The lack of transparency surrounding mortgage lenders' modification decision processes is legendary, and the failure of HAMP is well-documented. Mortgage servicers say they're overwhelmed with multiple changes to the program. They claim the reason the many folks get kicked out of the program and don't receive modifications is that they fail to return paperwork. Borrowers counter that they send the same stuff in over and over and that servicers repeatedly "lose" it, then send out a HAMP denial because "documentation not provided." Mortgage counselors agree, with 100% of those surveyed claiming to receive multiple requests for the same documents.

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So how would HAMP be run if servicers actually wanted to accomplish the modifications?

I. Approval would be automated. When lenders want to make a fast decision, for example, when they want to approve, fund, and collect fees on as many mortgage applications as possible, they use an automated underwriting system (AUS). The loan agent inputs the borrower's application, the software analyzes the credit, asset, equity, and income in seconds, and renders a decision. the applicant gets a list of conditions required to complete the loan. For example, a funding conditions list for a wage earner might read:

a. Bank statements for most recent two months showing at least $56,700 balance.

b. Most recent pay stubs and last two years W-2s documenting at least $6,781 per month income.

c. Declarations page for hazard insurance.

d. Acceptable property appraisal.

II. Borrowers would have assigned contacts and there would be incentives for applications to be resolved promptly.

Once these things are turned in and approved by a human underwriter, the loan documents are drawn, the paperwork is signed, and the loan funds. When I was a mortgage loan officer, good credit loans could be completed start to finish in eight days. bad credit mortgage loan applications took no more than thirty days. Wouldn't it be nice if you could go online, fill out a form (or have a counselor help you do it), get a decision and a list of required documents in seconds, send them to the lender, and get a final decision in a few days or weeks? It's possible.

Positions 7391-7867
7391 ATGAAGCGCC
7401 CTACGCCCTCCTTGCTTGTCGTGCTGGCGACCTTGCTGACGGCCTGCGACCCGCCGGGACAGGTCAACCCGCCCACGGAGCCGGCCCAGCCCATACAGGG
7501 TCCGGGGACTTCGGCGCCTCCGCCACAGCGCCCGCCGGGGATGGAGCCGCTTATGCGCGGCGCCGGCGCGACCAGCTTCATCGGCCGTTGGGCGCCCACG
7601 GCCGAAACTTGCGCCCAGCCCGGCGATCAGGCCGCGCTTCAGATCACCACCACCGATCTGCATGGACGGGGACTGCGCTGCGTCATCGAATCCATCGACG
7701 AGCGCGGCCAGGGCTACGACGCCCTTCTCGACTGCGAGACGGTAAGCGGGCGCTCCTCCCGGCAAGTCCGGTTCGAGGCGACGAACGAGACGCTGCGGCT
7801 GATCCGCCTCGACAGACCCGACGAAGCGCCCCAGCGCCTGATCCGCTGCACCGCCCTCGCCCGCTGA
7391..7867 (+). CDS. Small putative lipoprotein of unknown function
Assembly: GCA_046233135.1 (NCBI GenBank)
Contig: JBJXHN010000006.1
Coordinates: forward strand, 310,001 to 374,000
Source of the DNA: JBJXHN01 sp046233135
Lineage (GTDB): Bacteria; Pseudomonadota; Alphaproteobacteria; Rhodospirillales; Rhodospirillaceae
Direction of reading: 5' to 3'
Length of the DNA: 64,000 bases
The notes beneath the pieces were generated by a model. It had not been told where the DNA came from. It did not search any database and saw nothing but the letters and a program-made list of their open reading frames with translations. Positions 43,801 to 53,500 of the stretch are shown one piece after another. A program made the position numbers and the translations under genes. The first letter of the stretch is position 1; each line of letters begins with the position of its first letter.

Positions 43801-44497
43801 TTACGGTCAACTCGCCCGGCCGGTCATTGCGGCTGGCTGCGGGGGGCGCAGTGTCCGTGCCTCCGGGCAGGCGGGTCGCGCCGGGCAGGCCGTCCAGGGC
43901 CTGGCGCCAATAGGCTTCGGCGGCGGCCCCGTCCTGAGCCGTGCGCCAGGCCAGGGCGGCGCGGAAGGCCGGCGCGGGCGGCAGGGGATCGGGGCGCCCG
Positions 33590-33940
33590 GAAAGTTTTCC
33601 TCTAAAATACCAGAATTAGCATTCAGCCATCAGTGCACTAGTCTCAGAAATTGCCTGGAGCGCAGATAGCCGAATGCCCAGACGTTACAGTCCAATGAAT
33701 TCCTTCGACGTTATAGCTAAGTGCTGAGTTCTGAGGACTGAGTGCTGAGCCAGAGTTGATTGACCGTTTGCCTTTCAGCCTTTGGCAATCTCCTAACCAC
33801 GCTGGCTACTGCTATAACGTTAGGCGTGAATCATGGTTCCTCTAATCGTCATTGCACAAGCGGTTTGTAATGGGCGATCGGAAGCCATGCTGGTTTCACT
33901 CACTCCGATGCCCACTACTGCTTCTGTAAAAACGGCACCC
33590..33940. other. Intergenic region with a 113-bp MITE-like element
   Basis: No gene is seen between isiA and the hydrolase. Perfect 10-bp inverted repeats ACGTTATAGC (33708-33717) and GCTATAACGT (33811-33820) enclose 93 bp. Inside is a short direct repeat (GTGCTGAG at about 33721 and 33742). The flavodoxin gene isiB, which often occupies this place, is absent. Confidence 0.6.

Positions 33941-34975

So why do mortgage modification applications take over a year to complete in many cases?

If lenders truly wanted to make the process more efficient, they could automate their decision-making process. Why shouldn't applicants be able to input their information (it's the same information that's required to apply for a mortgage), document their hardship, and get an automated decision and a list of conditions to finalize their mod? Why do they have to spend hours on the phone repeating the same explanations to different agents every time, when a mortgage applicant gets a single contact who knows the whole file? Why do servicers make the process so difficult? Are they hiring dyslexics to do their filing? Is it really possible to lose that many documents?

Servicers, investors, and borrowers not on the same page

I spent yesterday reviewing the documents and tutorials that HAMP Admin has created for mortgage servicers. They say that the biggest benefit of HAMP for servicers is that they get a whopping $1,500 for modifying a loan, and that they "are doing their part" to help the US economy. Somehow I don't think that's terribly motivating. Investors may be better off with a reduced income stream than they would be with a foreclosure, but that's not the case with servicers. According to Elizabeth Warren, the frontrunner for heading up the new consumer financial protection bureau, mortgage servicers make ten to twenty times more by foreclosing on you than they ever would by modifying your loan. And they get paid first -- before the investors.

As long as mortgage modification is left to the discretion of servicers, private companies that owe their loyalty to stockholders, not the American public, their investors, or their mortgage borrowers, they will not proceed in an efficient way -- the way that loans move through the system when lenders are actually motivated to do the job.